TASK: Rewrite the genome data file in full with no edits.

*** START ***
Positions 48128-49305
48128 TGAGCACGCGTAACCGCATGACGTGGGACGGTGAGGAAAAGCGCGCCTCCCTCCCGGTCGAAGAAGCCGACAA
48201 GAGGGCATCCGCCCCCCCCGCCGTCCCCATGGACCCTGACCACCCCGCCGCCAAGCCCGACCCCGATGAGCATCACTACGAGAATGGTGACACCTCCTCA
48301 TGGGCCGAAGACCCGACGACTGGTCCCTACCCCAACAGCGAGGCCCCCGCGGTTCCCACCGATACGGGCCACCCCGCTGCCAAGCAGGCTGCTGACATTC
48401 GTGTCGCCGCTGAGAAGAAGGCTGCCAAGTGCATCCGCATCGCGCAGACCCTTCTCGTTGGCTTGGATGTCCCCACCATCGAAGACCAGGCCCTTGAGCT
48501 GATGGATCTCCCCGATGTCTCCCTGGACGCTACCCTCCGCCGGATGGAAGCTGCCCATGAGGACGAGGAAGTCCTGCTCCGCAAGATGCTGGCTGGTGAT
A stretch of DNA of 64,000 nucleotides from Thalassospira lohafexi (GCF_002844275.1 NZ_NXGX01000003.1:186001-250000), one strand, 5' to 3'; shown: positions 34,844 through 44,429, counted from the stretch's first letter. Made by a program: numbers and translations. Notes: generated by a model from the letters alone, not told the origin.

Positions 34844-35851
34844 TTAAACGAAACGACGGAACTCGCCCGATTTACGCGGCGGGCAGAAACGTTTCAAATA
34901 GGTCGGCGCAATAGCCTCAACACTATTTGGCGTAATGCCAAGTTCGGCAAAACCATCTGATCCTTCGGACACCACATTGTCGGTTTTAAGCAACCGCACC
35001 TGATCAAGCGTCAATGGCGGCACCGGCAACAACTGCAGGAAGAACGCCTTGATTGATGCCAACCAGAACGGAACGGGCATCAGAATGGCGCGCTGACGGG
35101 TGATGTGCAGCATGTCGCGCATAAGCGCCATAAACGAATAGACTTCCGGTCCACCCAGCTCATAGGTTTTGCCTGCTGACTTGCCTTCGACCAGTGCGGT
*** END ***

Positions 48128-49305
48128 TGAGCACGCGTAACCGCATGACGTGGGACGGTGAGGAAAAGCGCGCCTCCCTCCCGGTCGAAGAAGCCGACAA
48201 GAGGGCATCCGCCCCCCCCGCCGTCCCCATGGACCCTGACCACCCCGCCGCCAAGCCCGACCCCGATGAGCATCACTACGAGAATGGTGACACCTCCTCA
48301 TGGGCCGAAGACCCGACGACTGGTCCCTACCCCAACAGCGAGGCCCCCGCGGTTCCCACCGATACGGGCCACCCCGCTGCCAAGCAGGCTGCTGACATTC
48401 GTGTCGCCGCTGAGAAGAAGGCTGCCAAGTGCATCCGCATCGCGCAGACCCTTCTCGTTGGCTTGGATGTCCCCACCATCGAAGACCAGGCCCTTGAGCT
48501 GATGGATCTCCCCGATGTCTCCCTGGACGCTACCCTCCGCCGGATGGAAGCTGCCCATGAGGACGAGGAAGTCCTGCTCCGCAAGATGCTGGCTGGTGAT
A stretch of DNA of 64,000 nucleotides from Thalassospira lohafexi (GCF_002844275.1 NZ_NXGX01000003.1:186001-250000), one strand, 5' to 3'; shown: positions 34,844 through 44,429, counted from the stretch's first letter. Made by a program: numbers and translations. Notes: generated by a model from the letters alone, not told the origin.

Positions 34844-35851
34844 TTAAACGAAACGACGGAACTCGCCCGATTTACGCGGCGGGCAGAAACGTTTCAAATA
34901 GGTCGGCGCAATAGCCTCAACACTATTTGGCGTAATGCCAAGTTCGGCAAAACCATCTGATCCTTCGGACACCACATTGTCGGTTTTAAGCAACCGCACC
35001 TGATCAAGCGTCAATGGCGGCACCGGCAACAACTGCAGGAAGAACGCCTTGATTGATGCCAACCAGAACGGAACGGGCATCAGAATGGCGCGCTGACGGG
35101 TGATGTGCAGCATGTCGCGCATAAGCGCCATAAACGAATAGACTTCCGGTCCACCCAGCTCATAGGTTTTGCCTGCTGACTTGCCTTCGACCAGTGCGGT